A study into the links between dietary patterns and greenhouse gases has concluded that plant-based diets are best for the planet after finding that the carbon footprint of meat-eaters is 59% more than that of vegetarians.
Food production accounts for 30% of global greenhouse gas emissions, but researchers at the University of Leeds have drilled down deeper to look at exactly which foods are contributing the most.
In a study published in the scientific journal PLOS One, researchers looked at the carbon footprints of over 3,000 different generic foods and 40,000 branded items.
The researchers discovered that meat was linked to 32% of diet-related GHG emissions, and dairy products account for 14% of food’s carbon footprint.
Other foods that had a notable impact on the climate include drinks such as tea, coffee, and alcohol, which contribute 15% of diet-related greenhouse gases; and cakes, cookies, and sweets contribute almost 9%.
They assessed the foods’ associations with greenhouse gas emissions against an automated online dietary assessment for 212 adults over three 24-hour periods.
From this, they found that non-vegetarians produced 59% more greenhouse gas emissions than vegetarians.
The links between diet and greenhouse gas emissions
The differences in greenhouse gas emissions were also explored by dietary patterns, demographic characteristics, and World Health Organisation recommended nutrient intakes.
Researchers were looking to determine if less environmentally sustainable diets are also often more processed, energy-dense, and nutrient-poor.
The study found that vegetarians also had lower greenhouse gas emissions associated with cakes, biscuits and confectionery, reflecting healthier dietary patterns more generally.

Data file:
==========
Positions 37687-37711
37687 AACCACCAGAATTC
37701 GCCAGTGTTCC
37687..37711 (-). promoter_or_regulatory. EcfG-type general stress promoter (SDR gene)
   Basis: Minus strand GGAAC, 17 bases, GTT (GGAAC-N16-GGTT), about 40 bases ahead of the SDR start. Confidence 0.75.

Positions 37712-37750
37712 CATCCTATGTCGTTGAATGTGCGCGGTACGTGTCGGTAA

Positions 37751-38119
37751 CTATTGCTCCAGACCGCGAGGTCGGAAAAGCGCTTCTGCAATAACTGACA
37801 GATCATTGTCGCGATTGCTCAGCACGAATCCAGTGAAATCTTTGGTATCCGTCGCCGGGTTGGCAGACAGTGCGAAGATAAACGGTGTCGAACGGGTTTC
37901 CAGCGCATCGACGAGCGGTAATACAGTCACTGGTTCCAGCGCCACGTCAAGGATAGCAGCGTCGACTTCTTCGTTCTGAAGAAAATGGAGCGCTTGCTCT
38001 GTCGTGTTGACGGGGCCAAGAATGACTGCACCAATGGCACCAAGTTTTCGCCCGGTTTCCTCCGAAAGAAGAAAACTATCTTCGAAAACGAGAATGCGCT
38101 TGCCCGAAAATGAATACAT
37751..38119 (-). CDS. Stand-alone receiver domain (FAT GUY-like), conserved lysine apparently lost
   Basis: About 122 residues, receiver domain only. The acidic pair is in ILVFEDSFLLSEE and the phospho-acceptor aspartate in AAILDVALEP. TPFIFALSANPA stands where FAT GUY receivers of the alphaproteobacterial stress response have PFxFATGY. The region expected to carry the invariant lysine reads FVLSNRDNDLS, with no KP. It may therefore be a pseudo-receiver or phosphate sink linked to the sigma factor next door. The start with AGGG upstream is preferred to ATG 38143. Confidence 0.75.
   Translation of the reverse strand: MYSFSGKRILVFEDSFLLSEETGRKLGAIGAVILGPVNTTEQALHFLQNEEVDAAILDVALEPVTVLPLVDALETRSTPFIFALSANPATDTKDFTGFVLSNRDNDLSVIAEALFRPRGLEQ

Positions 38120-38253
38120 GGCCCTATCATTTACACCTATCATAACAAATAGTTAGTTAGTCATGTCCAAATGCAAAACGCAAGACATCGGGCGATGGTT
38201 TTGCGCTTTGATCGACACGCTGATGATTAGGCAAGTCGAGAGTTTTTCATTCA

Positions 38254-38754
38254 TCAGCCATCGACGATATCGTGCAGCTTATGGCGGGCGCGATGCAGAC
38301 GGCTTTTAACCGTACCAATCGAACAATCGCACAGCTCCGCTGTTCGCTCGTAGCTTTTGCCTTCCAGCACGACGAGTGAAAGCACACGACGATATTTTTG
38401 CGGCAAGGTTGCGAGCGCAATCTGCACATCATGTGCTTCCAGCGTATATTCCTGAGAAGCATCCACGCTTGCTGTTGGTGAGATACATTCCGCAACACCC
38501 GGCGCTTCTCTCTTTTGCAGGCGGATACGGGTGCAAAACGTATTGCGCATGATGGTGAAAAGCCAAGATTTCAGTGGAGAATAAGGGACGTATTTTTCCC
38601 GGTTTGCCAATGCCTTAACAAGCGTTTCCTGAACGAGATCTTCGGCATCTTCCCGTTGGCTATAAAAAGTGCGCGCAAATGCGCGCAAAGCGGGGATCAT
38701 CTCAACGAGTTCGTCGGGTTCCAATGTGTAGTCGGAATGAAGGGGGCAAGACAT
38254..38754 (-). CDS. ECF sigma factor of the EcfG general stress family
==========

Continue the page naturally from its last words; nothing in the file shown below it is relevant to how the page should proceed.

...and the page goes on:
Additionally, the research found that men’s diets produce 41% higher emissions than women’s diets, primarily due to greater meat intake, the study authors said.
“Meat was the dominant driver for diet-related greenhouse gas emissions, explaining most of the differences between greenhouse gas emissions associated with vegetarian and non-vegetarian diets, and between the differences in greenhouse gas emissions associated with the diets of men and women,” the study’s authors said.
However, drinks such as tea and coffee, and cakes, biscuits and confectionery, explained a quarter of diet-related greenhouse gas emissions, and present alternative routes to reduce diet-related greenhouse gas emissions.
The study also found that increased greenhouse gas emissions were linked with excessive levels of saturated fat, and lower than recommended levels of carbohydrates in diets.
“Those who met dietary recommendations had generally lower diet-related greenhouse gas emissions, suggesting future policies to encourage sustainable dietary patterns and plant-based diets could be good for both individual and planetary health,” the study’s authors concluded.
Do you want to do more for the climate? Here are 10 easy steps to take to reduce your carbon footprint.